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Healthy Sex

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Got a big meeting coming up at work? Plan a romantic night with your partner and, yes, have sex. A British study found that the tension-busting effects of intercourse last up to a week.
Happy Life
Healthy Sex Life = Happy Life
By Joelle Klein 
Published 9/8/2009 
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If you’re trying to bust the blues or beat stress, you may be overlooking one of the easiest and most natural cures — healthy sex. Studies show that intercourse can help the body and mind by reducing tension and improving your mood. And, hey, it’s fun.

The Good Life
Study after study shows that people with a healthy sex life experience a greater sense of well-being. One analysis of the sex practices of middle-age adults showed a correlation between sexual activity and a better current (and future!) quality of life. Listen up, ladies: The more you have sex, the higher your personal happiness is likely to be. Guys, that’s true for you too, but you probably didn’t need us to tell you that!

“We don’t know nearly enough about the intricacies of what makes sex have certain physical benefits,” admits Debby Herbenick, PhD, MPH, sexual health educator at the Kinsey Institute and author of Because It Feels Good: A Woman’s Guide to Sexual Pleasure and Satisfaction. “However, sexual satisfaction and relationship satisfaction are closely linked. When people feel happy and satisfied in their relationships, that may in some ways protect them from depression, anxiety or other health risks.”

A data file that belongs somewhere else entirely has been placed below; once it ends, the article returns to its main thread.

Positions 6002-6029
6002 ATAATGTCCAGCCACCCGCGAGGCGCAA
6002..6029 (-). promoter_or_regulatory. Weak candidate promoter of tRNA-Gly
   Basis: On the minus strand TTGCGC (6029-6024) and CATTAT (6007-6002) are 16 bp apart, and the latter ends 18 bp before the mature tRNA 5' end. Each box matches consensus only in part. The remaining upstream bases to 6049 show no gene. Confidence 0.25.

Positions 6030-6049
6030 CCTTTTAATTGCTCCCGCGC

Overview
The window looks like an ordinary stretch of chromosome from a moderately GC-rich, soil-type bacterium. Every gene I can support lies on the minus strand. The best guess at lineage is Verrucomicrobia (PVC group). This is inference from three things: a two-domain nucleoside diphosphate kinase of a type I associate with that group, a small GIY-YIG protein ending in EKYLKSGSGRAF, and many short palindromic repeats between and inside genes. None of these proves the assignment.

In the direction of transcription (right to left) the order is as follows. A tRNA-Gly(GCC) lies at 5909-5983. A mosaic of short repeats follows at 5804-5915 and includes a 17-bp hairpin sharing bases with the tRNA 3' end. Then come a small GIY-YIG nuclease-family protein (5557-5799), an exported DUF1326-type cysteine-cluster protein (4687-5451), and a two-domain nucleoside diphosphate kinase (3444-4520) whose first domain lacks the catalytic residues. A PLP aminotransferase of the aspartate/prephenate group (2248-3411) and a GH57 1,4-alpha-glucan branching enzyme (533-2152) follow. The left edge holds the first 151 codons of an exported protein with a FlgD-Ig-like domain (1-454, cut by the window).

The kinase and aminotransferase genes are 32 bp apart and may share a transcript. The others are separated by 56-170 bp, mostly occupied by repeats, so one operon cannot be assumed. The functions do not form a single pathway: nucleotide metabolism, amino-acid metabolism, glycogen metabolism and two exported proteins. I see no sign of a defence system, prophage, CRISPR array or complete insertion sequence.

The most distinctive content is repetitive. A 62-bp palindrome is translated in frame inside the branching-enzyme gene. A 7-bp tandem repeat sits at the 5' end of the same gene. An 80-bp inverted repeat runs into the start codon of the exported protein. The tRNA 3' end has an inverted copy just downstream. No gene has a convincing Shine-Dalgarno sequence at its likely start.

De-stress with Sex
Some research, however, does draw a direct link between actual intercourse (specifically between men and women) and reduced stress. The upshot is that if you have to give a speech, get in some nookie. In a 2005 study, British researchers tracked men and women’s sexual activity over a two-week period. Participants were then put through two notably tension-producing activities: speaking in public and doing math problems aloud in front of an audience.

Using blood pressure to gauge stress reactions, the researchers found that those who had done the horizontal monkey mambo fared the best under pressure — they started off with lower baselines, experienced less of a rise in blood pressure and returned to normal levels the quickest. The researchers found that those who hadn’t had sex at all had the highest blood pressure reaction out of everyone.

The Bonding Factor
One theory about the connection between sexual activity and contentment focuses on the release of oxytocin into your system during orgasm by both men and women. Oxytocin, Greek for “quick birth” and known as the “cuddle” or “love” hormone, is thought to promote bonding and intimacy with your partner. (In women, it’s also released during labor and breastfeeding, and promotes bonding between mothers and their newborns.) Oxytocin is also thought to be responsible for the release of endorphins, which are natural pain killers and mood boosters.
Additionally, research suggests that there’s a link between oxytocin, reduced stress and emotional intimacy. Beverly Whipple, PhD, author of The G Spot and Other Discoveries About Human Sexuality, explains that oxytocin combats cortisol, the stress hormone. “There is an inverse correlation between amounts of oxytocin and cortisol,” Dr. Whipple says. “The more oxytocin, the less cortisol.” Conversely, she says, research shows that people with low levels of oxytocin tend to have higher incidences of anxiety disorders.

So, the next time you feel stressed (particularly if you have to give a presentation the next day or so), snag a snuggle with your partner!

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